The art of taking risks: breaking out of our comfort zone

The art of taking risks: breaking out of our comfort zone

The comfort zone is a phase where we find ourselves in a comfortable environment, and we know precisely the situation we’re getting into. Adventuring out of this frame of mind might seem scary, but science has discovered that it could have benefits on our mental health. Read along on the advantages of breaking out of your comfort zone and follow our quick guide to start immediately.

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It’s easy to find routines comfortable. Knowing what we have to do and when we have to do it, gives us a certain level of confidence that things will result in the way we want them to. But doesn’t that make life boring? 

Given the amount of opportunities that we can make for ourselves, it should be easy to break out of a routine, but the fear within new adventures makes us slow down and play it safe. 

And let’s be clear, taking a risk doesn’t necessarily mean scheduling a bungee jump tomorrow.  It could be a small task that takes us out of our everyday routines, such as trying out new food, a new fashion style, or a different movie genre for once.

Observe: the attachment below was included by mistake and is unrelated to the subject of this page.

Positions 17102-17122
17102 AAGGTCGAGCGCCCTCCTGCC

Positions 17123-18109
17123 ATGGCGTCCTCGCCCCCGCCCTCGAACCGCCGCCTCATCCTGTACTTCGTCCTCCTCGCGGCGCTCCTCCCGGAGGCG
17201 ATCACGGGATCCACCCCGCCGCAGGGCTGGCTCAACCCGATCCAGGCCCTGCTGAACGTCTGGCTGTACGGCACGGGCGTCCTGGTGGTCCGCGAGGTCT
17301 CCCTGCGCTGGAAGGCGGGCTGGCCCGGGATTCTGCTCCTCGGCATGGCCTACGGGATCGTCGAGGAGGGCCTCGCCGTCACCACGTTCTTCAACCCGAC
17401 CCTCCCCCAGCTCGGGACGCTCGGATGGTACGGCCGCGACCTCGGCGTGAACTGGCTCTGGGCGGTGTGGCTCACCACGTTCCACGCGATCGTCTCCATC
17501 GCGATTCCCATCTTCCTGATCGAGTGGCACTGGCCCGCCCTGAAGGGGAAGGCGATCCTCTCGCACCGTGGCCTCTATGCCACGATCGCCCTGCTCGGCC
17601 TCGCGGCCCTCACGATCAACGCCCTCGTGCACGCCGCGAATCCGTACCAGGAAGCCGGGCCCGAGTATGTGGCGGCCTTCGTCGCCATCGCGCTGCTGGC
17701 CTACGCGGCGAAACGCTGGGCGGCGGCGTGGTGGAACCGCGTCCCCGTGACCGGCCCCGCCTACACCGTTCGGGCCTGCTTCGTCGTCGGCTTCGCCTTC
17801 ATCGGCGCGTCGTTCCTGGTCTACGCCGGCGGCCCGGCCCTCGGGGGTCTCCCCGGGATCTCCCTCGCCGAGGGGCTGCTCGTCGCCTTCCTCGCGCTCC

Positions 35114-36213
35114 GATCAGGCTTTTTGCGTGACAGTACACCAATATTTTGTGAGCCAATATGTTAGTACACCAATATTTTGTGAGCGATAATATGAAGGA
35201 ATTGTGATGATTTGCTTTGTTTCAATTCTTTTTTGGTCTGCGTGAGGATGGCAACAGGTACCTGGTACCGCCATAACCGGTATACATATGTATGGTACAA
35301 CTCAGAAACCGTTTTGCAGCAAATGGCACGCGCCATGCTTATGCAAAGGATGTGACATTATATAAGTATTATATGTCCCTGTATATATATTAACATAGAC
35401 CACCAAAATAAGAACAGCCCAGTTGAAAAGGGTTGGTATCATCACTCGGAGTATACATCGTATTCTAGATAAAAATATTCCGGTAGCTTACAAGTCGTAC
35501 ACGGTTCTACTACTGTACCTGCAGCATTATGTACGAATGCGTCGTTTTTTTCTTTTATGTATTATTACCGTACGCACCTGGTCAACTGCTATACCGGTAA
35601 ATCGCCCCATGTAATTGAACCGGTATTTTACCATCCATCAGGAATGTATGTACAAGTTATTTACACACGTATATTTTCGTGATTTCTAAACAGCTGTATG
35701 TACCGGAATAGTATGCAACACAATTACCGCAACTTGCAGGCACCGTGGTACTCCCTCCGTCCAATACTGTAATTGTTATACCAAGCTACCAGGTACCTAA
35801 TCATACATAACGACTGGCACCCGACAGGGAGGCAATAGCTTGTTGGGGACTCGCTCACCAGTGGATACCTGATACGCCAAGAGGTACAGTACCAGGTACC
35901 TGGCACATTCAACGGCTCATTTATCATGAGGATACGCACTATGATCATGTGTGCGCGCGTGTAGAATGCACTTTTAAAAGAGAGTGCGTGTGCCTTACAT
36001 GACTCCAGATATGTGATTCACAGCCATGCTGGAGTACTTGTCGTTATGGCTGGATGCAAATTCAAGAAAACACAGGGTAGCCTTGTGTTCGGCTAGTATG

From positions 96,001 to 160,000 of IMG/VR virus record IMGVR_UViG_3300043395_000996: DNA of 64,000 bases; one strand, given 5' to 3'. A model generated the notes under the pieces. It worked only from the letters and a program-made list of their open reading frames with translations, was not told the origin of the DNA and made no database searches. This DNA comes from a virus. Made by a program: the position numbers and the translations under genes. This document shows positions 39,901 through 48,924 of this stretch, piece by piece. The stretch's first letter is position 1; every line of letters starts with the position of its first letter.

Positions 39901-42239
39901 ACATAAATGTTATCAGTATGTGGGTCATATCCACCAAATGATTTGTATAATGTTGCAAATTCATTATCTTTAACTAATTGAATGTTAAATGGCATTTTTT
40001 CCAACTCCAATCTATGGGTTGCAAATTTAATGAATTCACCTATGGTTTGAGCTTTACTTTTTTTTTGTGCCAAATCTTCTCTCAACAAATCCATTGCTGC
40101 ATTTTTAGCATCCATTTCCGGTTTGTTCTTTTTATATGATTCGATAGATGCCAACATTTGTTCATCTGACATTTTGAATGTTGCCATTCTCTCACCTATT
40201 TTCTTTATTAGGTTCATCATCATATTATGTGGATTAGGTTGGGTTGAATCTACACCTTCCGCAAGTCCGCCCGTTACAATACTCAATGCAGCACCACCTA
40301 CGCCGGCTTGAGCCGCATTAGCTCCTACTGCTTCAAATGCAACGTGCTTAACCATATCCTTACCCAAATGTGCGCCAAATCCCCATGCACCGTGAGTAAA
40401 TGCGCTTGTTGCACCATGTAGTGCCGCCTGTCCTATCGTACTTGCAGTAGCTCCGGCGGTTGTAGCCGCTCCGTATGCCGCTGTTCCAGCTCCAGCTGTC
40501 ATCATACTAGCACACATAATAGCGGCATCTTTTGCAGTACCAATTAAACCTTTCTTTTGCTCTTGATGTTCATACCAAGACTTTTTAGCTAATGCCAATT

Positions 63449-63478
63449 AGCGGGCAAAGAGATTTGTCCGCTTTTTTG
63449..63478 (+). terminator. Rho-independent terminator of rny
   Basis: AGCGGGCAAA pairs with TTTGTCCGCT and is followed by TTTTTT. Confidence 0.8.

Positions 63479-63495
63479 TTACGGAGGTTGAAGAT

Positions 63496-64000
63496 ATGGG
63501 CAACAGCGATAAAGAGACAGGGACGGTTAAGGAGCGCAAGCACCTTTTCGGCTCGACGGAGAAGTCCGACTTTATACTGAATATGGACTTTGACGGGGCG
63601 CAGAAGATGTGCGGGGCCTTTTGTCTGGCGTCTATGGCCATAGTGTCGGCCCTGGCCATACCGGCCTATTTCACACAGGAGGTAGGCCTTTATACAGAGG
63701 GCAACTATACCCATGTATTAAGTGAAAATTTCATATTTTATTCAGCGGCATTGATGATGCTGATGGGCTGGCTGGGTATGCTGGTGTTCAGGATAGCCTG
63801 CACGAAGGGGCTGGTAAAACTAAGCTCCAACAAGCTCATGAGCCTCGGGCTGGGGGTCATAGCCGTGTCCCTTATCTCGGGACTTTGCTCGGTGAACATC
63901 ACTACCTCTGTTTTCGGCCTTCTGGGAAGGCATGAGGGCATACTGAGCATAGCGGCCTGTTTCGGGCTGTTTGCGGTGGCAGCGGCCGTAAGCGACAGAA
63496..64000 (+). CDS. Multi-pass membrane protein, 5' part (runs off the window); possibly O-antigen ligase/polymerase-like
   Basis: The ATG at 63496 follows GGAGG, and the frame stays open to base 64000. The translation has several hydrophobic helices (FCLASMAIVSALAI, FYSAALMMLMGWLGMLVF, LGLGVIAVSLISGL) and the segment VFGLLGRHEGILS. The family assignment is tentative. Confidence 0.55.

The point is picking something new and maybe a little bit scary that startles the brain out of a monotonous day. Do you know where your comfort zone lies?

What is the comfort zone?

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The comfort zone is a behavioral space where activities and actions fit a routine and pattern that reduces stress and risk. When discussing the subject Brené Brown, psychology author, speaker, and research professor at the University of Houston says: “Where our uncertainty, scarcity, and vulnerability are minimized—where we believe we’ll have access to enough love, food, talent, time, admiration, where we feel we have some control.” As it is a state that provides us with a certain amount of mental confidence, we can imply that it is the natural state that most people lean-to.

And let me make something clear, the comfort zone isn’t a good or bad thing, nor it is holding us back in life. The word ‘comfort’ is there for a reason, and it exists as a state of mind where our stress and anxiety levels are the least while performing a particular activity.